I'm new here and hoping some of you can offer some kind words, advice and give me some hope. Long story short, my new puppy was diagnosed with SM. I've had her just a matter of weeks and it's devastating to say the least. I noticed weirdness from the beginning and am very familiar with SM but just told myself I was being paranoid until she had a 20 second screaming episode that reduced me to tears. She hid from me until the next morning (scared that I inflicted the pain? or maybe still lost/in pain? Don't know). She's from a breeder that's been doing this for 20 years and does health testing.
    I am so sorry this has happened. Your poor little puppy. You must feel devastated.
    There is a lot of us with SM dogs but your little one is very young.

    I am surprised your breeder did not pick up on the weirdness if she kept your puppy until she was nearly five months?

    I'm guessing that you may be in the USA. If your breeder was one of those that heart checks and MRIs her cavaliers after the age of 2.5 years and uses stud dogs with the same stringent tests then she has done everything she can and this could not have been avoided. She deserves our admiration and our sympathy.

    If that is not the case, then her twenty years of breeding counts for nothing, "doing all the health testing" is a meaningless phrase, and your puppy is paying the price because she did not care enough to do all she could to produce the healthiest puppies possible.

    I know it is very expensive to MRI dogs in some countries, but nobody has to continue to breed their dogs, nor do they have a God-given right to do so.
    When they breed without properly testing and sell the puppies to pet buyers, the expense is transferred to the owner and the dog suffers the pain.

    Quote Originally Posted by Hopeful4now View Post
    So immediately, I got an appointment at a fantastic neurologist and sure enough, my suspicions were confirmed via MRI. I'm leaving out some important details as to not identify myself since I'll be contacting my pup's breeder and don't know if she browses these forums. I clearly want my vet bills refunded and half the price of the dog. I've had my pup barely a month and she's under six months old. I don't know if it's right to ask for the full cost of the dog plus the vet bills or what.
    Under the circumstances I would have thought that the whole price would be refunded.
    As for vet bills I think this must be a matter of negotiation between you, although I would imagine she would offer something towards the cost of getting the problem diagnosed.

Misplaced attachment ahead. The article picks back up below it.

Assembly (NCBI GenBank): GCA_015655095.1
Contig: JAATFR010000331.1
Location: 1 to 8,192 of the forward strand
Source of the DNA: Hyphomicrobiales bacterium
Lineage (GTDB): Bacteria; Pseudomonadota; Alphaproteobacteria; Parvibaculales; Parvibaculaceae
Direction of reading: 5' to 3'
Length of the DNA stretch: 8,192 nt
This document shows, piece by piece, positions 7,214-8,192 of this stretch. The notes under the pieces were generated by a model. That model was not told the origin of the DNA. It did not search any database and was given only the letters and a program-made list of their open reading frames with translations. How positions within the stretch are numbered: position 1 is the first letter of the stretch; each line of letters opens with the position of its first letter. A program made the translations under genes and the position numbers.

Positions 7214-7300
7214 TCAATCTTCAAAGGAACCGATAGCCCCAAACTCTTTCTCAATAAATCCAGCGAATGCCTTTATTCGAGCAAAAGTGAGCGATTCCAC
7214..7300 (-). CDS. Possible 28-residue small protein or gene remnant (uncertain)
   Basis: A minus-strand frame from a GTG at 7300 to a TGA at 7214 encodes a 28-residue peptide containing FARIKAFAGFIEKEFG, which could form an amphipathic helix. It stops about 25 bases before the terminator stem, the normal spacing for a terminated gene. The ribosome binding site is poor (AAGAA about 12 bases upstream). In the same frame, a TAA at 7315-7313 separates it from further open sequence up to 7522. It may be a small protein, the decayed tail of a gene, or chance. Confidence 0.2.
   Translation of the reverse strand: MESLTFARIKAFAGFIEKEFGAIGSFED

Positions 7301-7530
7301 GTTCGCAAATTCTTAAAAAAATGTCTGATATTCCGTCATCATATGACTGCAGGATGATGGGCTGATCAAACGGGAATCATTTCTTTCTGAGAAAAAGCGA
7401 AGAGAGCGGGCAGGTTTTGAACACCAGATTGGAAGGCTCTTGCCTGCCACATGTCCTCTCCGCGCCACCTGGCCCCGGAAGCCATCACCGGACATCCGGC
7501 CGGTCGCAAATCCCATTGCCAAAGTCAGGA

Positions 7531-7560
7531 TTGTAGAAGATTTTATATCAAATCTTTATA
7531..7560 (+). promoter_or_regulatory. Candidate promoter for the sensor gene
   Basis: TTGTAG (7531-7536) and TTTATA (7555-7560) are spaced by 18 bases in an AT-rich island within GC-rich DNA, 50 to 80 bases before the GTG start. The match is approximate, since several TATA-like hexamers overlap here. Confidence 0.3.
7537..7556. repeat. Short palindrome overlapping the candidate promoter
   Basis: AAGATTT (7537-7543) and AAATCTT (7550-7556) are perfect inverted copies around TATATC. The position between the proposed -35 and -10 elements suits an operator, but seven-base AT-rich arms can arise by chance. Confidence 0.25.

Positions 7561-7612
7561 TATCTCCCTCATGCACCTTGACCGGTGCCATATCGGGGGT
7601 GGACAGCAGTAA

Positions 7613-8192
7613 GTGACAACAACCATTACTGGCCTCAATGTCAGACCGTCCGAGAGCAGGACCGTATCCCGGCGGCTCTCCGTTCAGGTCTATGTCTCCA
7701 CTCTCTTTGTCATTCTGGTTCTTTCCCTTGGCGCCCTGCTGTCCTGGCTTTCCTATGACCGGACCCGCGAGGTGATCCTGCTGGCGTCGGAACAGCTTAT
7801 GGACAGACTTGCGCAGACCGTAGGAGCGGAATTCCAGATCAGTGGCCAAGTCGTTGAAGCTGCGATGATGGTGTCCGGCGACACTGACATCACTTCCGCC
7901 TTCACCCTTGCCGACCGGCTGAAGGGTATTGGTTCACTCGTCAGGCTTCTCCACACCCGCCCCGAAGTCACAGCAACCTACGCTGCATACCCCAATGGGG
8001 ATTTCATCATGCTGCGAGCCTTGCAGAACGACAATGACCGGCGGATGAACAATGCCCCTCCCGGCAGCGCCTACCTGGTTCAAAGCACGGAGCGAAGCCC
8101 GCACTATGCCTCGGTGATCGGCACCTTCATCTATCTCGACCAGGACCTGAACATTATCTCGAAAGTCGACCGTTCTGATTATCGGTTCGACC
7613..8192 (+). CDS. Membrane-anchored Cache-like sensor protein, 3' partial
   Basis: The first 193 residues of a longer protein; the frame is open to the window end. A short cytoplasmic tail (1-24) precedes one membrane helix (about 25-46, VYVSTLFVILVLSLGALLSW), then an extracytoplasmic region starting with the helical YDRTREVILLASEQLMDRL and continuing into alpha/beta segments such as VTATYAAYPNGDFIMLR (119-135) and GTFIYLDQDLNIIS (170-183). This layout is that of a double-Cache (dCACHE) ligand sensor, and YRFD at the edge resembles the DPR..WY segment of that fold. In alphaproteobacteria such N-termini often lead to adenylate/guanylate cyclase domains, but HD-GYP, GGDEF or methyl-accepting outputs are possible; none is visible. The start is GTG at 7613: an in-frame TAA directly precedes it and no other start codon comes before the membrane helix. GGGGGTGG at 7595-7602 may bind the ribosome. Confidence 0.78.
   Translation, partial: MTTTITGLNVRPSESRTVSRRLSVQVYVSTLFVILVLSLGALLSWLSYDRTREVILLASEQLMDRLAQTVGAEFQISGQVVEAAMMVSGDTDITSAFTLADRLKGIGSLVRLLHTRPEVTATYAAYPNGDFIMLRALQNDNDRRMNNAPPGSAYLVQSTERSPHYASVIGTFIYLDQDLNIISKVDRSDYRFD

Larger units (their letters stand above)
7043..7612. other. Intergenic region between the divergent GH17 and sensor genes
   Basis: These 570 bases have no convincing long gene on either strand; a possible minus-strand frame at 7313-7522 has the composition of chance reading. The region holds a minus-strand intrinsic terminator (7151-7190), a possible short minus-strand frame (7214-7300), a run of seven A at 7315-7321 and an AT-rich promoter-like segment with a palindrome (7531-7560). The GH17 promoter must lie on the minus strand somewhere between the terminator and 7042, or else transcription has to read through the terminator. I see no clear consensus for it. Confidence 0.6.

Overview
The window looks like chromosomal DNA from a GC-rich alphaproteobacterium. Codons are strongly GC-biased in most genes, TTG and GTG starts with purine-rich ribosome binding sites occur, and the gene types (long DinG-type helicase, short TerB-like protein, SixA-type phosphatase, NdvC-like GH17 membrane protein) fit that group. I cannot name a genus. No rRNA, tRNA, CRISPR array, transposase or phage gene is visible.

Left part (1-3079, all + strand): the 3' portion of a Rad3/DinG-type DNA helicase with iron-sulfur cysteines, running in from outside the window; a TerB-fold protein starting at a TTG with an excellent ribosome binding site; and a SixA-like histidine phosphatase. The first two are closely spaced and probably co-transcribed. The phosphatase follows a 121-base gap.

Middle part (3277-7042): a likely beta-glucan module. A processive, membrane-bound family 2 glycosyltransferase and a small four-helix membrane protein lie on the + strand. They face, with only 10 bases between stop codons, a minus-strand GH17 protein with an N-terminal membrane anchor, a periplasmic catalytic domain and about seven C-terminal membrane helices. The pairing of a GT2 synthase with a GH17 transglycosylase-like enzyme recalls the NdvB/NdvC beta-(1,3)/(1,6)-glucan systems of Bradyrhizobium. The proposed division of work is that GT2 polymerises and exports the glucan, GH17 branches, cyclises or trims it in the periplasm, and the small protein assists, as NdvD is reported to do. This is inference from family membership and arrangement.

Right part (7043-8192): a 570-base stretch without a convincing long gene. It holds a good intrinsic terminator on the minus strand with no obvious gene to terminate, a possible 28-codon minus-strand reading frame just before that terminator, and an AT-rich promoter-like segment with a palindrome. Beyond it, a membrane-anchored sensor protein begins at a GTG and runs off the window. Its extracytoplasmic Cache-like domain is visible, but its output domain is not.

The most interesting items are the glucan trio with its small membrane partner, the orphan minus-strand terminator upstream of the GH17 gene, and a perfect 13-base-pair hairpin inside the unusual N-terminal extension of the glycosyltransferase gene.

Did you have time to get your puppy insured?

    Quote Originally Posted by Hopeful4now View Post
    I'm absolutely at a loss and haven't been able to eat. This news terrifies me. For now, she's on two medicines that the neuro says can give her a "normal" life, but I'm concerned because I know SM doesn't get better. I also know surgery isn't a magic cure. She's just so young that it's heartbreaking.

    I'm consulting with two surgeons to get other opinions based on her MRI as to what her treatment should be, but does anyone have experience with SM in puppies? At a total loss as to where to go from here.

    Any support would be much appreciated.

    THANK YOU
    You will get a lot of support here.

    At the moment you sound overwhelmed and panicking and I would love to tell you that all will be fine, but in all honesty I cannot do that.
    What I can tell you is that under the circumstances she is a lucky little girl to end up with with a loving owner like you, one who will make every effort to keep her comfortable and give her a happy life, however long that may be.

    Tania's Molly has shown these little dogs can sometimes beat the odds. There is a lot of research going on and treatment and pain relief is improving.

    Having a dog with SM means that you worry nearly every day but there is also a special bond that forms between owner and these very special dogs.

    Stay with us and let us help you through this.
    Margaret C

    Cavaliers......Faith, The Ginger Tank and Woody.
    Japanese Chins.... Dandy, Benny, Bridgette and Hana.
    Remembered with love......... Tommy Tuppence and Fonzi

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    Welcome; I am so sorry you have had this diagnosis.